Since my departure from the Church of Jesus Christ of Latter-day Saints, visits from LDS (Mormon) missionaries have become a semi-regular occurrence. As much as it pains me to admit it, when I finalized my departure from the LDS faith I harbored much disdain for the religion and its official representatives. When I saw missionaries approaching, or was visited by them at home, I thought only of ways to expose to them the errors of their faith, and I often wasn't gracious in my efforts to put my thoughts into action.
At some point, perhaps due to the grace provided me by my entrance into the Orthodox faith, my anger subsided and eventually disappeared altogether. This was most apparent yesterday when I invited two young men representing the LDS faith into my home. Rather than assessing the situation to determine the most opportune moment to pounce, I instead attempted to take interest in and listen to what the missionaries had to say. I was, of course, more interested in the missionaries themselves than the message they had to share.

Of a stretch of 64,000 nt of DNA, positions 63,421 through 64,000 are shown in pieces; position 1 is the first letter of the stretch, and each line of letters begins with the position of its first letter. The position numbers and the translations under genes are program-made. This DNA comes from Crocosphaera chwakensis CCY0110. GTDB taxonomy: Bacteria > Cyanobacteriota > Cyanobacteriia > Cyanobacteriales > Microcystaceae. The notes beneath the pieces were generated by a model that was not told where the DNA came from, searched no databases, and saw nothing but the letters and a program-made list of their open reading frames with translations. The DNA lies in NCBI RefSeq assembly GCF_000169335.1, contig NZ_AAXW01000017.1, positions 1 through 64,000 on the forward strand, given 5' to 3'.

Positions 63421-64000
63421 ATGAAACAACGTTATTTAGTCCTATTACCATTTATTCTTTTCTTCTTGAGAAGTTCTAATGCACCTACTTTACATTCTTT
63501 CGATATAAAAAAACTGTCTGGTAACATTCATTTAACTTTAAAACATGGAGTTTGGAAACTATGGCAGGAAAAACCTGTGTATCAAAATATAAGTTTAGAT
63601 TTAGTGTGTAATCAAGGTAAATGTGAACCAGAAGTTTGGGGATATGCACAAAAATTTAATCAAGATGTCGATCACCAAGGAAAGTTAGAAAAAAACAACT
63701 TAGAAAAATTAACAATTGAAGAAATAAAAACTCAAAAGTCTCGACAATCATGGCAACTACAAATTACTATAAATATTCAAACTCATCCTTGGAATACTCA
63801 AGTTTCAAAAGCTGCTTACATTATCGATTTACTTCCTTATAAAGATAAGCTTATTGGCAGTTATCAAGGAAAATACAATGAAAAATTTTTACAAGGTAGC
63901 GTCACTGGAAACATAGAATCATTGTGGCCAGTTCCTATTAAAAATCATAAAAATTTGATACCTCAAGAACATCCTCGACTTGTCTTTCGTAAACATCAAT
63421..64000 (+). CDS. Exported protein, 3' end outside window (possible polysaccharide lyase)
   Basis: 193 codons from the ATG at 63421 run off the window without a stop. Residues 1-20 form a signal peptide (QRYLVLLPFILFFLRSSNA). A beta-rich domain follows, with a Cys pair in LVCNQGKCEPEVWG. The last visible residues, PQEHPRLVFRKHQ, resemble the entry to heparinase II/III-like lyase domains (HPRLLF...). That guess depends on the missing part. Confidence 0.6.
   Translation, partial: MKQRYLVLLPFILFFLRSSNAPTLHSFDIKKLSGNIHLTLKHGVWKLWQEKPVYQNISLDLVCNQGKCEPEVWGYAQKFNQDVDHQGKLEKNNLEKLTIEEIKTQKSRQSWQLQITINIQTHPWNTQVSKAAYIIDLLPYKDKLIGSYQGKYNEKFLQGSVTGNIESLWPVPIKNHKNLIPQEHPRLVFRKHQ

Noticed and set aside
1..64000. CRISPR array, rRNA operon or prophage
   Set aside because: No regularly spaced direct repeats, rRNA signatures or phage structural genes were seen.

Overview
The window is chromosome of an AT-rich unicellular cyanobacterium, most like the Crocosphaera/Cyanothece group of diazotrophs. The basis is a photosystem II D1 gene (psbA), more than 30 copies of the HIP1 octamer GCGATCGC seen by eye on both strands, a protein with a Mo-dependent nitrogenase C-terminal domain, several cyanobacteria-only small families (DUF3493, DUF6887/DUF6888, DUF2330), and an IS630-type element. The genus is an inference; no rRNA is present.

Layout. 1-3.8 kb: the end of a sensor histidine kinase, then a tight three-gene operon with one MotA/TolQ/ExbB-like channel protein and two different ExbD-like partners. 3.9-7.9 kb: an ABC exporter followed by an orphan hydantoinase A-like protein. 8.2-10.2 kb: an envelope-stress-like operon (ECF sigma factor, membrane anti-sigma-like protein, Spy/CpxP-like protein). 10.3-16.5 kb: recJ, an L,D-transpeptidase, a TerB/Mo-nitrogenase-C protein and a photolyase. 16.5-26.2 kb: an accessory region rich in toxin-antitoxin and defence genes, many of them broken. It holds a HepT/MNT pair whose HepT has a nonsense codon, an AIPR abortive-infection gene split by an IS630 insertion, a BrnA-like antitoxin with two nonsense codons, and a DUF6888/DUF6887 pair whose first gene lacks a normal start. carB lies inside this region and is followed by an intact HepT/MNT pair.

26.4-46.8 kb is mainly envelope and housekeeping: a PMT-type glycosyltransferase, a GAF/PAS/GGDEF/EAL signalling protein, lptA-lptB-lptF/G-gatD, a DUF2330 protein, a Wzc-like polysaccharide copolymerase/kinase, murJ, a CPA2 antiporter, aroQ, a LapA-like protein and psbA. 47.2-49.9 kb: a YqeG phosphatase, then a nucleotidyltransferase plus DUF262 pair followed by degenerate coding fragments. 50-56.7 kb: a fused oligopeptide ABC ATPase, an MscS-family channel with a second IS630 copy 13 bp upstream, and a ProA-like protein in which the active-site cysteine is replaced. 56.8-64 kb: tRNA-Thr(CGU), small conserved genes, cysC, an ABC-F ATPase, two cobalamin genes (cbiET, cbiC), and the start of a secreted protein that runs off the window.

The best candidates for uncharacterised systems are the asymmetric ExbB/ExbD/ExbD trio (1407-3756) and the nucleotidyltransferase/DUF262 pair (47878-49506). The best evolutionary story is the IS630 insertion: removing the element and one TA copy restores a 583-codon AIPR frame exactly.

The best part of the experience was that these two young men reciprocated. Whereas missionaries in the past were eager to remove themselves from my defensive, sometimes combative presence, my most recent visitors wanted to learn more not just about me but about my faith. I shared the Church's history and how Orthodox Christians view Christ, and they asked questions aimed not to lead the conversation back to Mormonism, but to learn more about my beliefs.
By attempting to show these two young men that I cared about them and what they had to say, rather than using them to practice my debate techniques and boost my ego, I shared the Orthodox Christian faith and it didn't fall on deaf ears. Mine is only one experience, but I did find that sometimes listening and sharing is more effective method than argument. This may be especially true with LDS missionaries who have been conditioned to see attacks against their faith as signs of their divine calling.